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Savin S. Chand, Lynda E. Chambers, Mike Waiwai, Philip Malsale, and Elisabeth Thompson

. However, the utility of lay and indigenous forecasting methods in the Pacific Island countries (PICs) remains largely unexamined. In this article we argue that indigenous knowledge of seasonal climate forecasts can form an important participatory strategy for improved decision making, risk management, and disaster prevention in PICs when used together with model-based seasonal forecasts. As such, this article contributes to the growing body of literature that emphasizes the importance of indigenous

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Lynda E. Chambers, Roan D. Plotz, Siosinamele Lui, Faapisa Aiono, Tile Tofaeono, David Hiriasia, Lloyd Tahani, ‘Ofa Fa’anunu, Seluvaia Finaulahi, and Albert Willy

, all original seasonal calendar data requests should be made by contacting corresponding author, Dr. Roan Plotz ( ), and/or the respective author from that country. The results of the literature research on seasonal calendars can be found by examining Table S1 in the online supplemental material. REFERENCES Anderson , C. L. , 2009a : Gendered dimensions of disaster risk management, natural resource management, and climate change adaptation in the Pacific. SPC Women in

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Alison M. Meadow, Daniel B. Ferguson, Zack Guido, Alexandra Horangic, Gigi Owen, and Tamara Wall

University of Arizona and Grant NA11OAR4310150 with the California Nevada Applications Program at the Desert Research Institute. REFERENCES Beebe, J. , 2001 : Rapid Assessment Process. Altamira Press, 224 pp . Beierle, T. C. , 2002 : The quality of stakeholder-based decisions . Risk Anal. , 22 , 739 – 749 , doi: 10.1111/0272-4332.00065 . Bell, S. , Shaw B. , and Boaz A. , 2011 : Real-world approaches to assessing the impact of environmental research on policy . Res. Eval. , 20 , 227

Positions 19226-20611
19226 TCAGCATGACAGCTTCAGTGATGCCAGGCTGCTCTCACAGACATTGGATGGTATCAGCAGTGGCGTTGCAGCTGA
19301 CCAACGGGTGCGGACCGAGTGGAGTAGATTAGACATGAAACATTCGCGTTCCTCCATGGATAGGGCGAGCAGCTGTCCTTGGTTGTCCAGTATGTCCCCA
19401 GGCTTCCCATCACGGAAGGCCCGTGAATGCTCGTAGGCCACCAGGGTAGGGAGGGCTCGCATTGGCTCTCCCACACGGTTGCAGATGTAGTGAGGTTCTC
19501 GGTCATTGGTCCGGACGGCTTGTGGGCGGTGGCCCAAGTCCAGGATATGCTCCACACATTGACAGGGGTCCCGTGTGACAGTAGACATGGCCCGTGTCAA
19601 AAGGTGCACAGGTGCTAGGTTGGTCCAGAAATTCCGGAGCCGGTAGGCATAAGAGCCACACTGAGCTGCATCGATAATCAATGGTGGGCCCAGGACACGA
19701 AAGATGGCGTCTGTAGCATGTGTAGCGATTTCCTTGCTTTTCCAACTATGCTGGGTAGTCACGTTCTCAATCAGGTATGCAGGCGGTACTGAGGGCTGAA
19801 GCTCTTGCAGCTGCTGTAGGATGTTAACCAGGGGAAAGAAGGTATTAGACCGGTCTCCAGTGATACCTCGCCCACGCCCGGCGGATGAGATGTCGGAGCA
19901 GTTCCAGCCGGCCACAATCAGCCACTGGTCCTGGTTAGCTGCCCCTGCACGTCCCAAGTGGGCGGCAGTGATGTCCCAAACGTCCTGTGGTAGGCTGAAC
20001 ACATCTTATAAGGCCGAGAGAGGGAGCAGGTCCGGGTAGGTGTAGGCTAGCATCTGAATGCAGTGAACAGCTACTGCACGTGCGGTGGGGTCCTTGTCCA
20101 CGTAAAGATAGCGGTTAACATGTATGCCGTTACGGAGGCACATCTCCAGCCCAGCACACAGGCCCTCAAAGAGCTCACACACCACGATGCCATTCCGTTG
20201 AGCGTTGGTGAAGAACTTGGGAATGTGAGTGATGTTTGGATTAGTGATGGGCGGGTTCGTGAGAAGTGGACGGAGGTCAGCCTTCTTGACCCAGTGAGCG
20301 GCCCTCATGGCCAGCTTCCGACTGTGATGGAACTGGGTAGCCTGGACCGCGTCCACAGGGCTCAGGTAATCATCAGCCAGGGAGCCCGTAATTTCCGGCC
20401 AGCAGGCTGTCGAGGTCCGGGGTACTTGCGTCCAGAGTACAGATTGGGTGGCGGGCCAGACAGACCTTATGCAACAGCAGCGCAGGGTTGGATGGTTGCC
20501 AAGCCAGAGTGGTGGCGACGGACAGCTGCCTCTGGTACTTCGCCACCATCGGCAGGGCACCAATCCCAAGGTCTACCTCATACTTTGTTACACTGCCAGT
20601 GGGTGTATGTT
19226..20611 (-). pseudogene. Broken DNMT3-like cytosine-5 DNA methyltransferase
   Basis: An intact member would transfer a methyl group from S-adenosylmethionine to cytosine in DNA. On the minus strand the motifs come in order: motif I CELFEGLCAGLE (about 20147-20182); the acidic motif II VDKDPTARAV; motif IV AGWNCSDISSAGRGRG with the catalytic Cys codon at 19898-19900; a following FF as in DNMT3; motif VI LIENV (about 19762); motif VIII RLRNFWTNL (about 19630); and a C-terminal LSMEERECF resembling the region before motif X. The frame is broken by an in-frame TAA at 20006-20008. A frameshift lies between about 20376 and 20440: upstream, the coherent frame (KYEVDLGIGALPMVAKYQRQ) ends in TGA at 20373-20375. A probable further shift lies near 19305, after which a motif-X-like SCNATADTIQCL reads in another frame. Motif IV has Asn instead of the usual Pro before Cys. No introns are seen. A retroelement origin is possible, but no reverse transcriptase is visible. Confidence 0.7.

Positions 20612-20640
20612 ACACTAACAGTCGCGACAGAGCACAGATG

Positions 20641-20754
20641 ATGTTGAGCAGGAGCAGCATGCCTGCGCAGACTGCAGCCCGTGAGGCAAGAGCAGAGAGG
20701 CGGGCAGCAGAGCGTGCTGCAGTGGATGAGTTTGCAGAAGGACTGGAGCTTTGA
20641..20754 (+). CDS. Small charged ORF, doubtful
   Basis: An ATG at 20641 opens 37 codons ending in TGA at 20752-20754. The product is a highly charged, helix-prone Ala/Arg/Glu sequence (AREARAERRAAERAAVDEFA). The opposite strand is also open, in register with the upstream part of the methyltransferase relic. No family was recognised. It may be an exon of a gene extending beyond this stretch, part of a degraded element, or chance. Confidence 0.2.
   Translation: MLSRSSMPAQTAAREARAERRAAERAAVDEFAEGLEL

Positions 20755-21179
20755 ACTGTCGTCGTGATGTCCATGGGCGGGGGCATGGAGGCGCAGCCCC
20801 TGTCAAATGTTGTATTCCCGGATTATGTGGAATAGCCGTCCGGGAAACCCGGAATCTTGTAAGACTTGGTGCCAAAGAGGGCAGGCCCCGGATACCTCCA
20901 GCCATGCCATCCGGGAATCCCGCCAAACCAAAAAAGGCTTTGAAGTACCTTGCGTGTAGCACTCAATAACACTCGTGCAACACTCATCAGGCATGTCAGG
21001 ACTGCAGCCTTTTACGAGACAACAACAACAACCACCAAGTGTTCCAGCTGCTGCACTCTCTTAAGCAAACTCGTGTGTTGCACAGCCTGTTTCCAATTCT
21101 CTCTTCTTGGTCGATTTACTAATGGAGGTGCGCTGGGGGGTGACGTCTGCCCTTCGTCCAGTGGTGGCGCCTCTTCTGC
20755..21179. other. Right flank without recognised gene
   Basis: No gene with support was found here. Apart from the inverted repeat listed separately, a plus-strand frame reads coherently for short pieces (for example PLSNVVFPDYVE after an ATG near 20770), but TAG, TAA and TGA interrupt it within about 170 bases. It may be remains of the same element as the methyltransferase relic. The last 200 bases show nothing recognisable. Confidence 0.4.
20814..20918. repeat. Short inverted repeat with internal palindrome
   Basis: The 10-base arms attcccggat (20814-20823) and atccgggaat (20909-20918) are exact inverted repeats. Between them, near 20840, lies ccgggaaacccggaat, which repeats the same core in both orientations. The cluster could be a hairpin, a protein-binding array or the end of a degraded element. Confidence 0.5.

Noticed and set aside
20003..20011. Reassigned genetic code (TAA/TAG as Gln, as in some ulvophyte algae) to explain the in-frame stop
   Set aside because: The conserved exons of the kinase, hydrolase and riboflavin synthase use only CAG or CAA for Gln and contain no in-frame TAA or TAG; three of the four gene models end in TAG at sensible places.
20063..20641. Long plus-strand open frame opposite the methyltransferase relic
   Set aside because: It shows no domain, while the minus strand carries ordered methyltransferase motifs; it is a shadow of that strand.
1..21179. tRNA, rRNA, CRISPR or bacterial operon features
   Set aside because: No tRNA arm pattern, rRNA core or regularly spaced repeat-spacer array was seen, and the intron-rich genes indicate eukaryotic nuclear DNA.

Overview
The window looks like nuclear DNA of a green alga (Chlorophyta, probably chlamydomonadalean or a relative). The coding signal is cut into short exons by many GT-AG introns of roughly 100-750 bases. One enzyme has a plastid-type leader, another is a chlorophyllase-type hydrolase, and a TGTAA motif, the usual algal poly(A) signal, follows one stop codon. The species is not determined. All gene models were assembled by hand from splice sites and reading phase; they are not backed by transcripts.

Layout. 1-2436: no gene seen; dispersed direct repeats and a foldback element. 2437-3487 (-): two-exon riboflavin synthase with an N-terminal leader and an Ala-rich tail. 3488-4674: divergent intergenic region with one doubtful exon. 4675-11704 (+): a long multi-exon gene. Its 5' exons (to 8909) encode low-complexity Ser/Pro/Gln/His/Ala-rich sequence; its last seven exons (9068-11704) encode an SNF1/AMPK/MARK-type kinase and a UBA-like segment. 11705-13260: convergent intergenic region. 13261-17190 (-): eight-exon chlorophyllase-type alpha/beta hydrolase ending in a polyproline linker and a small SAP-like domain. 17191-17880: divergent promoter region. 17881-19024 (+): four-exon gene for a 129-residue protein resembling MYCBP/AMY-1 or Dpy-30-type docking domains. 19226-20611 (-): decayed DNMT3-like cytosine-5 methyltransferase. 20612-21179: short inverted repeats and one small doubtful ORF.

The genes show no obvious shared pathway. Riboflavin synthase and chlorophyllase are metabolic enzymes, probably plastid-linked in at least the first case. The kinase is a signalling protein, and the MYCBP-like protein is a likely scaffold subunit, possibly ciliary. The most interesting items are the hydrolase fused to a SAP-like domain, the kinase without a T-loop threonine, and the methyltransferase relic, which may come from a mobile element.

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Oluwatoyin Dare Kolawole, Moseki Ronald Motsholapheko, Barbara Ntombi Ngwenya, Olekae Thakadu, Gagoitseope Mmopelwa, and Donald Letsholo Kgathi

-poor households are likely to experience “double exposure,” which is the interaction of global, political, and economic changes with climatic risks and their effects on households and development opportunities ( Eakin 2005 ). Nonetheless, rural households have always devised local strategies for overcoming various vagaries of weather conditions ( Kolawole et al. 2014 ). For example, in some parts of semiarid India, farming households respond to low yields by using indigenous seeds and crop varieties that are

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Laurie Yung, Nicky Phear, Alayna DuPont, Jess Montag, and Daniel Murphy

2008 ). It has long been recognized that changing weather conditions pose both risks and uncertainties for ranchers (see, e.g., Whitson 1975 ). Because they cannot completely eliminate such risks, ranchers manage and mitigate risk over a period of many years with the assumption that variability in profits and productivity is unavoidable ( Crane et al. 2010 ). And, like other agricultural producers, ranchers experience climate-related changes, such as drought, concurrent to other stressors